Additionally Graeme McKenzie is not an ISAF certified official or International Judge. He was part of the Jury at the 2007 America's Cup in Valencia, and again for the 2010 America's Cup and was part of the Expert Panel formed in the latter stages of the New York Supreme Court hearings in the 2007-2009 period.

The Protocol governing the 34th America's Cup specifically stated that a Jury member could be 'a resident or citizen of any country, including a country of a yacht club participating in the Event and/or a member of a yacht club participating in the Event.' Although he was the only Jury member from a country of a competing team (USA, ITA, SWE, NZL) his inclusion was more of a continuation of using the same Jury from the 2007 and 2010 America's Cups. Normally a juror would not stand aside in a Hearing even if either the protestor or protestee were from the same country or club. Although that fact would be declared if it were not obvious. In this case the Italian, New Zealand or Italian Challengers were not directly involved, as the case was based on a Report from the Measurement Committee against OTUSA, and then specific members of the team as well.

All other members of the ISAF appointed Jury have extensive records at America's Cup, Olympic Games and World Championship level. At America's Cup regattas they are paid an allowance to compensate for loss of earnings over the six month period or longer. At all other regattas they serve in a voluntary or living expenses (food and accommodation basis only).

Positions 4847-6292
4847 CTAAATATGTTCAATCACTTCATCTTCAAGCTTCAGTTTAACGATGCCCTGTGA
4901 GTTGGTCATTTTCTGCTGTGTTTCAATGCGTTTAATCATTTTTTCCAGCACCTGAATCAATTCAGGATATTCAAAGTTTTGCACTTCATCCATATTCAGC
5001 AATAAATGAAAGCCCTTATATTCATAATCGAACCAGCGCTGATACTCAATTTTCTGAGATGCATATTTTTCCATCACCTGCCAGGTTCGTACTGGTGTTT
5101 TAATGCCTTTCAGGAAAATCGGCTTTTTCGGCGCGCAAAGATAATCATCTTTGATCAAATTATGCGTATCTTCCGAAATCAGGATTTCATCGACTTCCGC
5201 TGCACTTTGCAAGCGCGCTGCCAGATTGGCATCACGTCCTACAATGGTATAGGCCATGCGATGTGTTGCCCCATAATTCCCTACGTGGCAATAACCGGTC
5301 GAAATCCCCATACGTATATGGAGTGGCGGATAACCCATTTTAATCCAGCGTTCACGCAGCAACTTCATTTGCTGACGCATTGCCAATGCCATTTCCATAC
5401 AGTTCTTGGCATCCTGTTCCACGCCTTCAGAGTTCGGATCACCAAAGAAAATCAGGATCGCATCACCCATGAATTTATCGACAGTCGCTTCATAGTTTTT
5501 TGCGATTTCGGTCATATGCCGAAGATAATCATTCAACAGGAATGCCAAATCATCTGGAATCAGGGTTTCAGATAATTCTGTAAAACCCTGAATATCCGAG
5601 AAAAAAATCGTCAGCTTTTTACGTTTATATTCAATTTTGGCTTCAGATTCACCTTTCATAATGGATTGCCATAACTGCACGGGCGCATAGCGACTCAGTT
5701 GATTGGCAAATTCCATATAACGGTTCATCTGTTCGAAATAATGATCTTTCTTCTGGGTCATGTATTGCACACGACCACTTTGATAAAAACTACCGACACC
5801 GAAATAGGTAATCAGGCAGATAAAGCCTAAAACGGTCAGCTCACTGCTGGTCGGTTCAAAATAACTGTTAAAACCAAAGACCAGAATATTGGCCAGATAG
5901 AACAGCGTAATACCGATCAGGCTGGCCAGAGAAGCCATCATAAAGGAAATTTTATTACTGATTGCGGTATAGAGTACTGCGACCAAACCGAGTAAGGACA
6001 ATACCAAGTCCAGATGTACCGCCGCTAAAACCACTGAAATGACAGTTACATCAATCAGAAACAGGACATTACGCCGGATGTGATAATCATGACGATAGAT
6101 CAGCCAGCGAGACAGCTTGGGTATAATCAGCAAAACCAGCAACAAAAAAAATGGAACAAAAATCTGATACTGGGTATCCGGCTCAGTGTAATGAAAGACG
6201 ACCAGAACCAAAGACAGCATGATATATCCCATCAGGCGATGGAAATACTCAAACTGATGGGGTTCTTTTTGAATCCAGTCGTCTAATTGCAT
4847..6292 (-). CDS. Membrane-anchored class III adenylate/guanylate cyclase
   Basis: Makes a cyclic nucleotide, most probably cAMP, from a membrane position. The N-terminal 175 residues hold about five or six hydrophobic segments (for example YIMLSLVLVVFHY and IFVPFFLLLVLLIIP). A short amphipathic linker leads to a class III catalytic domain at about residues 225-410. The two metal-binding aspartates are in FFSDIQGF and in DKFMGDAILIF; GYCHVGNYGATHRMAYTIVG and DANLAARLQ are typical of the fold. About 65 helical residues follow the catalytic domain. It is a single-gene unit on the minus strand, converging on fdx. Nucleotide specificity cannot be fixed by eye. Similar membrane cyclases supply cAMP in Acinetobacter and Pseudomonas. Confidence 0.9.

The case of Dirk de Ridder was heard by both the International Jury and the Court for Arbitration for Sport. While the latter body noted several issues of process adopted by the International Jury, both bodies came to the same conclusion as to de Ridder's involvement.

The main issue raised by CAS was lack of an independent prosecutor in the case - which is not provided for the Racing Rules or Protocol that governs the conduct of an America's Cup. It is understood that the Int Jury asked for such a person to be appointed to separate the functions, but this was declined by organisers on the grounds of cost. The Jury then appointed two of its members, Bryan Willis a former Magistrate, and Graeme McKenzie, a former senior partner in a prominent Auckland law firm to investigate in a prosecution role. They did not give testimony to the Jury, but provided copies of notes taken that were signed by those interviewed at the conclusion of the interview process.

An independent internal inquiry commissioned by Oracle Team USA was not completed, and the Int Jury had the option of proceeding as best they were able or delay the start of the Match until they were able to fully investigate.

Although some penalties were imposed on other Oracle Team USA team members, it is believed to be unlikely that further action will be taken against them by the World body.

In the end the outcome of the Hearing was announced just a week short of the start of the Match - having taken six weeks to be conducted.